I kept busy planning for Adrian's birthday. The timing just worked out that way, so the days passed fast. Adrian had been a bit envious of Evie's bedroom redo and the fact that she has a bigger room. She was able to get a (small) couch so he decided he wanted a beanbag chair. After a lot of searching on-line we came up with a better plan: rearranging his room so that it could accommodate a desk. His big wish was for a Once Upon A Time poster. I'm not a huge post-as-decor-fan but we found one we could agree on and placed the order, which arrived today.
During the time that Ainsley was gone we moved some of the toys from his room to hers. He was happy to move out the "little kids" stuff which was a bit sad to me, though I know it's inevitable. Flipping the bed around makes the room feel bigger and the floating wall desk is the perfect size. He's happy that he has more light (it was a bit dark) courtesy of the 3 arm floor lamp we picked up at Target. He is SO HAPPY, and I was happy to make his dream come true.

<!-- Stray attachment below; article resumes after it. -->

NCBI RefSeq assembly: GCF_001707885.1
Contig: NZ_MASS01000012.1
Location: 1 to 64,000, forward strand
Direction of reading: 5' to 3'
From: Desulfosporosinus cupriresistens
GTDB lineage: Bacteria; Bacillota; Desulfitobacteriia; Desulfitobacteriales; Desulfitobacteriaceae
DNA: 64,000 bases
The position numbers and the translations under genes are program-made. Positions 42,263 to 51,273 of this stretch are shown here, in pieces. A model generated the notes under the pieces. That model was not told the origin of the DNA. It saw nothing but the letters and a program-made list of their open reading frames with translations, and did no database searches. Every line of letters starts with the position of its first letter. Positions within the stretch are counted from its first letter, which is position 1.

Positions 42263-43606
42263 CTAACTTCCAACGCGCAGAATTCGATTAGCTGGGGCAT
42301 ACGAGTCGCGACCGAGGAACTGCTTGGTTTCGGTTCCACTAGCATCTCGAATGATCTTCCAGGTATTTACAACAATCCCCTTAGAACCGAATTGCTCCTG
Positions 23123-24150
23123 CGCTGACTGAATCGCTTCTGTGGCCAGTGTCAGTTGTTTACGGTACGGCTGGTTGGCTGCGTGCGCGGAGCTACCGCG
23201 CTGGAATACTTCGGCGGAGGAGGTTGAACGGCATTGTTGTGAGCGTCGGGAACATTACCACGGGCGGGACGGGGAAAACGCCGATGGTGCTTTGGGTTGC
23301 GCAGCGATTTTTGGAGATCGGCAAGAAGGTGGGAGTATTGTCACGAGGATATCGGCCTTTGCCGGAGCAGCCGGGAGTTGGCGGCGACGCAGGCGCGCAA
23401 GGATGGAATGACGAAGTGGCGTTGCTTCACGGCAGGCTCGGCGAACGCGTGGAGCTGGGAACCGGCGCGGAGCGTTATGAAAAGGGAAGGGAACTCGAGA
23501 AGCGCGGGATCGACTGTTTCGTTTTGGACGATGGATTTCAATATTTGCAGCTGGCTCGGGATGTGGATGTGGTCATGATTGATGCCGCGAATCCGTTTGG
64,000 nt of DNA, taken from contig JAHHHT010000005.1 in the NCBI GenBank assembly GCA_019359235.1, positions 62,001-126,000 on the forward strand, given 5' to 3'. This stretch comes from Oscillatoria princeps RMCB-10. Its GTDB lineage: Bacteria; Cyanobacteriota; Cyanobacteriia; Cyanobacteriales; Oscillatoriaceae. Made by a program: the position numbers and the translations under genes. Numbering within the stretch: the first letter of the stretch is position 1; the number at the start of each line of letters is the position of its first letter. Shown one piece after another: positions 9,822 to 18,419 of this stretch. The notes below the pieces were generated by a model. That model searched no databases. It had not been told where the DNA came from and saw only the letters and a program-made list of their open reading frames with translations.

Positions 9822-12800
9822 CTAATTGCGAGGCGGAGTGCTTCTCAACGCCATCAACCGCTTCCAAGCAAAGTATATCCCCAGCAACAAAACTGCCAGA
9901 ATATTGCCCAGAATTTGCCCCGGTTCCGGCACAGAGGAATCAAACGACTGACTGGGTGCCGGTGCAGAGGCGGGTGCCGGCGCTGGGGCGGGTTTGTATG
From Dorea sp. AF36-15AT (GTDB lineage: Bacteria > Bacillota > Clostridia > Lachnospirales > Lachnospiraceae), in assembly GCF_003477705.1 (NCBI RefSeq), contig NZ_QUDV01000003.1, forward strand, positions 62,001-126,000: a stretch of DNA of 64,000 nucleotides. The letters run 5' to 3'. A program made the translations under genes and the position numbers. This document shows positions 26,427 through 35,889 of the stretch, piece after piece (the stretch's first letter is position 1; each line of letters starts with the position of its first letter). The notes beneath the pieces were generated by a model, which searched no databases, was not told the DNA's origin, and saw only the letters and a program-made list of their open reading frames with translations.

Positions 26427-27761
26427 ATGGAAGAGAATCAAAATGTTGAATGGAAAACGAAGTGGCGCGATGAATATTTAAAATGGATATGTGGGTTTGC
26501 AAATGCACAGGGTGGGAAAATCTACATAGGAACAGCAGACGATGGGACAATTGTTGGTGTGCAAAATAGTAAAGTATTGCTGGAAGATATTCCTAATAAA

Adrian's one wish was to go see Inside Out so we took him to IPics the afternoon of his birthday. We finished the day with a cookies and cream icecream cake (which even Ainsley liked). It was just us, and just the day exactly the way he wanted.
Evie painted him a picture of Penny to put over his desk. Pictures of the finished room to come...
This week I am in the process of downloading the thousands of pictures I took at DisneyWorld and the Wizarding World of Harry Potter which I hope to share (some of) soon. This weekend we send E&A off to Camp Colman and Lang's.
I will try to post an update after surgery Monday. Please keep Ainsley in your thoughts. There is a small chance that the open stoma has been a way to release pressure in the airway but we are hopeful that she will do well.